Mozilla’s Firefox 84 web browser is now available for download and you can be the first to be install and use it on your GNU/Linux distribution.
Firefox 84 had a small release cycle with only eight beta versions and comes a month after Firefox 83, which added a HTTPS-Only mode to make your web browsing more secure.
The biggest change in Firefox 84 for Linux users appears to be the enablement of WebRender by default on Linux/GNOME/X11. Yes, you’re reading that right, Mozilla said that the WebRender feature will be enabled on GNU/Linux systems using the GNOME desktop environment and running on top of X.Org Server (X11), not Wayland.
WebRender is known to boost your web browsing experience while also making Firefox more faster and smoother, so that’s awesome news for Linux users.
Firefox 84 is also the final release to support Adobe’s controversial Flash Player plugin. That’s because Flash Player will reach end of life in just two weeks from the moment of writing this article, at the end of 2020. From Firefox 85 onwards, Mozilla won’t include the Adobe Flash Player in its popular web browser.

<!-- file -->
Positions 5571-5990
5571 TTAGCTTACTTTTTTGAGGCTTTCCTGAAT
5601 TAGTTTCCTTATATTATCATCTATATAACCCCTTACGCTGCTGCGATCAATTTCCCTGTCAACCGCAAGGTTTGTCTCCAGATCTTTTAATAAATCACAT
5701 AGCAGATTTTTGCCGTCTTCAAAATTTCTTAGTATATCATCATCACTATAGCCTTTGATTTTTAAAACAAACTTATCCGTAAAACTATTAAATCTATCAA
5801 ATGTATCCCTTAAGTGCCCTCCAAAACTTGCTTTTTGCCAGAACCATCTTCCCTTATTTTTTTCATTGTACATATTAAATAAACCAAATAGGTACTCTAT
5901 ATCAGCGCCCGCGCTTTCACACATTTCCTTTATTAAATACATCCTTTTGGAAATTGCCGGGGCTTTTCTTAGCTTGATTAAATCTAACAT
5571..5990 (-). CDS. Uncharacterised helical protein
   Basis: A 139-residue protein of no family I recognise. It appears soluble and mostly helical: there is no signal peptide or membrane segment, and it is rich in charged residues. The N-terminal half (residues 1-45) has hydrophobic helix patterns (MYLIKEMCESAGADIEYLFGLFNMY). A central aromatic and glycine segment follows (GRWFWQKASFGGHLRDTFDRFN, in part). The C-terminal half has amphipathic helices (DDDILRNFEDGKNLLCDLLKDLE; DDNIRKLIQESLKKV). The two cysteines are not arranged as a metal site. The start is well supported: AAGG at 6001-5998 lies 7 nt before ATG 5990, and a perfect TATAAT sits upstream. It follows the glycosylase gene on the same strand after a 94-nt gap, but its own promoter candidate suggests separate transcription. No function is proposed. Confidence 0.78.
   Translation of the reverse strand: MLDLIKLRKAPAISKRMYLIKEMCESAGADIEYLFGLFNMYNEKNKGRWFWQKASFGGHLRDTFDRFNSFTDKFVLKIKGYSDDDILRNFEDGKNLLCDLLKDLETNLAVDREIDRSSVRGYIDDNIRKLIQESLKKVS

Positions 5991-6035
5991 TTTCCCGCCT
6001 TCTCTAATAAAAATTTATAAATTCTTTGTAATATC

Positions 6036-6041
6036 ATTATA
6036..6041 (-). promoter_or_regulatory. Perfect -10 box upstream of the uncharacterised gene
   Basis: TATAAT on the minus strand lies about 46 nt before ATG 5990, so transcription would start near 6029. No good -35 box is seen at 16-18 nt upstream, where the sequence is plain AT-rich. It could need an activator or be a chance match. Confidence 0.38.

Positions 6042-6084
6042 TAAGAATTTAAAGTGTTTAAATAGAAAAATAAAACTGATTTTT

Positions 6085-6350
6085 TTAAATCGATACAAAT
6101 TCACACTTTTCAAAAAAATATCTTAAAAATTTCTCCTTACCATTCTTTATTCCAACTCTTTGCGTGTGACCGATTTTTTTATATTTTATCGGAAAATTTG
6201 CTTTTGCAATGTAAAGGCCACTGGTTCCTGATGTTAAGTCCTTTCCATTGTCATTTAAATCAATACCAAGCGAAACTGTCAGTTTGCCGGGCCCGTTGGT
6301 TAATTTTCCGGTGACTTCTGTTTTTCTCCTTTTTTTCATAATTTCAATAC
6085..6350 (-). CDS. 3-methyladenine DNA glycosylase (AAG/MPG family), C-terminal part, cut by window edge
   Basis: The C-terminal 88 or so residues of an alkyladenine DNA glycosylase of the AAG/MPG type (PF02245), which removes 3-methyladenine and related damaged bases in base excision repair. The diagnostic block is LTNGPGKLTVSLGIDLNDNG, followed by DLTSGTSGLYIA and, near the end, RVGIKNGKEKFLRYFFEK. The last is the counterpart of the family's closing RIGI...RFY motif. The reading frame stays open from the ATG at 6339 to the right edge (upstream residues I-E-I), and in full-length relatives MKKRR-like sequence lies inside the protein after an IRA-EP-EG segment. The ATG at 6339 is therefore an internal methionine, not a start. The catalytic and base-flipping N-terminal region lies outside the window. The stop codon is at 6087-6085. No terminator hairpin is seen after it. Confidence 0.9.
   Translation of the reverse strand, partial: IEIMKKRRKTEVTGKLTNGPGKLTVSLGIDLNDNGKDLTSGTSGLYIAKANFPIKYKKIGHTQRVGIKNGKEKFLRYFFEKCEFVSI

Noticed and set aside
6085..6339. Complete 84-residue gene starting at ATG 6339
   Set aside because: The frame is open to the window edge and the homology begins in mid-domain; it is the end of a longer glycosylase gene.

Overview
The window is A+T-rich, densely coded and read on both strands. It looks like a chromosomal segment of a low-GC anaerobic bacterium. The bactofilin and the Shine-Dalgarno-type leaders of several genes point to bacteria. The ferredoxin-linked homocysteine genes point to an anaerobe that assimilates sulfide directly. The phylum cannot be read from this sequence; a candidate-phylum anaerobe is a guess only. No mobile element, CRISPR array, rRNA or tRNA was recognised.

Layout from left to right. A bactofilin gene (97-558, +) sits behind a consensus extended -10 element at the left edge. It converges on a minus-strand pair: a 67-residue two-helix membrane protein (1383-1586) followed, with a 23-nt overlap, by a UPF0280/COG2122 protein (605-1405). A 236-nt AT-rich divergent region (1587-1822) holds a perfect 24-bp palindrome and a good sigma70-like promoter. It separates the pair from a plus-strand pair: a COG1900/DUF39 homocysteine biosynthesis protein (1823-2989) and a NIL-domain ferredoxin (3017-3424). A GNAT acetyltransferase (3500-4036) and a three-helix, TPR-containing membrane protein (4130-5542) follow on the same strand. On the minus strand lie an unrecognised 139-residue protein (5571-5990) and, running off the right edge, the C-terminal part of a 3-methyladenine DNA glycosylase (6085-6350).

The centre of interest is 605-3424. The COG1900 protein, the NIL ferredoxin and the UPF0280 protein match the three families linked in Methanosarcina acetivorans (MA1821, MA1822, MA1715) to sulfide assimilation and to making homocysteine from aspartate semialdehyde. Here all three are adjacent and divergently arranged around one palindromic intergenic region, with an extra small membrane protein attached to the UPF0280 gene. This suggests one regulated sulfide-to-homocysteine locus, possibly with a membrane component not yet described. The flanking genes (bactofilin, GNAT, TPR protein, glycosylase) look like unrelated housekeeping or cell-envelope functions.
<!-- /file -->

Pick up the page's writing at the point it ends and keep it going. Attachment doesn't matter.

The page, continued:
Among other noteworthy changes, Firefox 84 adds support for loading all of Mozilla’s trusted intermediate certificate authorities on new profiles in a single day, from Remote Settings, thus avoiding any security errors on misconfigured websites.
More of Firefox 84’a new features and improvements will be unveiled tomorrow, December 15th, when Mozilla will officially launch the new version of its web browser. Until then, you can download the binaries right now for 64-bit or 32-bit systems from Mozilla’s FTP servers here.
Update: Firefox 84 was officially launched by Mozilla on December 15th, revealing that the web browser comes with the ability to allocate shared memory on Linux systems for improved performance and increased compatibility with Docker.
For web developers, this release updates the Network panel to handle unexpected crashes and make it easier for users to report bugs, as well as the Accessibility Panel, which now includes an option for displaying elements in their tabbing order to help devs see what elements are focusable when tabbing and in what sequence.
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